• Thanks, Jason C. I should have made it clearer what I was doing. The title is Dutton’s latest book and I wrote the paragraphs inspired by some of Dutton’s points.

  3. > “Evolutionary psychology is interesting mostly as it throws light on certain kinds of human behavior, particularly the pathological variety. This is useful for those of us with the autistic trait of desperately wanting to make sense of the world.”

    Oh God, we’ve been found out!
    *sweats profusely*

    > “Thanks to EP, we know that ‘liberals’ (US sense) are low in agreeableness and high in harm avoidance and equality”

    What if you’re low in agreeableness and also low in harm avoidance and equality, but you overcome your natural predisposition of being disagreeable in an attempt to use pragmatism to sway the opponent to your side?

    > “But, they do not really like the outgroup either and are just using them, hence, they do not care if their pretended “love” for the outgroup results in things like helpful policies or not.”

    I’ve believed this for awhile. D3R (Democrats aRe the Real Racists) is actually correct, but normie-conservatives just use it in a really dumb way that isn’t going to win them any friends or influence anyone who wasn’t already under their influence. Conservatives should read The Prince… but that’s realistically not going to happen, because of what The Conservative(TM) is as an archetype/neurotype. So we’re stuck in the unending cosmic cycle of civilizational rise and decline :/

    > “Liberals absolutely do not care and such findings are irrelevant to them, because for their scheming, Machiavellian selves, they never cared about the outgroup in the first place. Personally, I am relieved to discover the key to this pathology. It does not stop anything, or make anything better, but it makes the world a friendlier place by being less opaque and senseless.”

    John 8:32

    > “This analysis makes sense of those people who love wild animals more than people, like PETA.”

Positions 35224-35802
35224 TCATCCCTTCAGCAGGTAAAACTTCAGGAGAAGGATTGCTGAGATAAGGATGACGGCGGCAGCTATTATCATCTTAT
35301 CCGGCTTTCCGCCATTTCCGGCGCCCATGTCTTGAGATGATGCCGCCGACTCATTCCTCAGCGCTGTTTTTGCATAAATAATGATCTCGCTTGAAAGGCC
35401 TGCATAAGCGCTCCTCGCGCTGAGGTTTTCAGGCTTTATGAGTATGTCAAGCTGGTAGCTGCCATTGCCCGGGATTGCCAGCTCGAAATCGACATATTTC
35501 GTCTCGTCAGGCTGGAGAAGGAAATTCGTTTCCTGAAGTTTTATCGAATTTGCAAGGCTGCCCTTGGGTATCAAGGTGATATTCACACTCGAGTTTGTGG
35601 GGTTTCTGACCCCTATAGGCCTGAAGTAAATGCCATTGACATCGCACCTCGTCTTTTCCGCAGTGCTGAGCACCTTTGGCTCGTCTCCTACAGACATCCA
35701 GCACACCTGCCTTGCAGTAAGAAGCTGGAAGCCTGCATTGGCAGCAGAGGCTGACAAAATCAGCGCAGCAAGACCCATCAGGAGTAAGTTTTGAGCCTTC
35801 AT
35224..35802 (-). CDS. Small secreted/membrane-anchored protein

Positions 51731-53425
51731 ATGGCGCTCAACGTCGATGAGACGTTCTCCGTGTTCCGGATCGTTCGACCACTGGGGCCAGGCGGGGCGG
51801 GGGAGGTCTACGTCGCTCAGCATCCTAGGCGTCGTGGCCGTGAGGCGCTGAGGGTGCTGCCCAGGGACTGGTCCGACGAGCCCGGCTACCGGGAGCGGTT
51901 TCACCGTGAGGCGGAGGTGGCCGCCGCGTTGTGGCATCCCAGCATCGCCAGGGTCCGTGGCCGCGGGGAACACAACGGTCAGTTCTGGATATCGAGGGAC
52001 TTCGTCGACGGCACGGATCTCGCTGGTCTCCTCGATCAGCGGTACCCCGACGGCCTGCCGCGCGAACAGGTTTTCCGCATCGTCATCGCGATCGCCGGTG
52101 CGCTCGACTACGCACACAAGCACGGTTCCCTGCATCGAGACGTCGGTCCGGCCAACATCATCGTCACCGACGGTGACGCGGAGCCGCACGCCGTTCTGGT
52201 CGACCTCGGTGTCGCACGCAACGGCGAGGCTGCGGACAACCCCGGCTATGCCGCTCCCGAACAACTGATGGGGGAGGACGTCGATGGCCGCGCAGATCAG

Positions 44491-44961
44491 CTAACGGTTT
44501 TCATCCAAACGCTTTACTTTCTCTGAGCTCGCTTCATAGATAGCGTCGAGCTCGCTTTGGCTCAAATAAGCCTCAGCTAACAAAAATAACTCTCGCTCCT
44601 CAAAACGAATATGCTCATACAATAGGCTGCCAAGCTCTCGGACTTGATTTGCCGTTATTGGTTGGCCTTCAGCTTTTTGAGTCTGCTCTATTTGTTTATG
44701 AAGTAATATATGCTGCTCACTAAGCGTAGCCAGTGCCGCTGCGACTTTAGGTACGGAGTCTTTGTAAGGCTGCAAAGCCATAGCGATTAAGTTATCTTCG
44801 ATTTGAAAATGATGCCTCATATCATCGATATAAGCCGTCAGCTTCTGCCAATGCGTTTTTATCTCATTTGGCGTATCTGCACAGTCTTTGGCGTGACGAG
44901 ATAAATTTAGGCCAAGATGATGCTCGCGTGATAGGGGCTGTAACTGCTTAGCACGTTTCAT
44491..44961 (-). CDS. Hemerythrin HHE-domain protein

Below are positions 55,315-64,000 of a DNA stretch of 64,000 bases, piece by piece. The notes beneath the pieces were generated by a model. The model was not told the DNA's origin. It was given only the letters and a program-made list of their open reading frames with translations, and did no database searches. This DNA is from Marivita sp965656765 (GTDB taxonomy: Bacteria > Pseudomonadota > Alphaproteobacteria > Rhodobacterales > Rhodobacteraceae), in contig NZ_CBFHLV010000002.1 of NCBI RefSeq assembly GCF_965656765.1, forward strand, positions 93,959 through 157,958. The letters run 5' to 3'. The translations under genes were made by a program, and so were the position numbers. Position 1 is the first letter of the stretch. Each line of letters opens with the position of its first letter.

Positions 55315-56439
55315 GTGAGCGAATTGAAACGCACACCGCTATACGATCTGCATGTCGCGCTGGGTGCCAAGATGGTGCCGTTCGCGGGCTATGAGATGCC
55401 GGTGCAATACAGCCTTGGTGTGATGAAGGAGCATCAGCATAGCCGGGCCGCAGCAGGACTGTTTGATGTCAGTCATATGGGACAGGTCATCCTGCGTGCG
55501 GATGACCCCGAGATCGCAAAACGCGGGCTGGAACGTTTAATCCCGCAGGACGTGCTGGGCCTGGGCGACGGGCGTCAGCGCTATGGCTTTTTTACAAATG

I have always felt this way in my gut, even when my age was still in the single digits. My longest friendship (2nd grade – present) is like this, but isn’t a liberal. Guess its like HBDChick said: “the exception proves the rule”

    • D3R (using your term) is right, but Alex Kaschuta suggests that it buys into the Woke frame of reference – so just sidestep rather than playing their game.

  4. An anti-universe is a good turn of phrase. I think that “scheming for an anti-universe to vanquish this one” really is what the ones pulling the strings are doing. In some of the medieval illustrations, Hell is seen as being at the lowest level of the universe. But I don’t think that’s quite right. It isn’t anywhere in the Great Chain of Being; even the lowest level is still good, but Hell is like an anti-chain of being.

    • I guess your comment really gets into a philosophical debate that can’t, strictly speaking, be answered in this lifetime, from our limited Human POV.

      I’ve always had the view that E.G. parallel or alternative universes can’t exist because, by definition, uni means “all” and “verse” means thing. Ergo: “the universe” = all-thing = the singular thing that encompasses all that exists.

      So, for Hell to exist “outside of this universe” doesn’t make logical sense to me, since for something to exist, and for people / souls to pass through from here (Earth) to there (Hell), the latter would have to be connected to the former somehow, which would necessitate Hell being apart of our Universe.

      Even if the trip from Earth to Hell was one-way, that would still require them to be connected somehow. Not to mention, if we place divine revelation on the same plane as empirical evidence, I *recall* from the NT story of the rich man who was sent to hell for not feeding the poor man begging outside his gates, the “gap” between him and Abraham’s Bosom wasn’t even totally separated even there– he could see into Heaven even from his lowly place, implying a non-total seperation.

      However, a big brain friend of mine rebuked me, saying that what I’m actually referring to is “the cosmos” not the universe, and that those are technically different things.

      I dunno mang, I guess its largely a semantics debate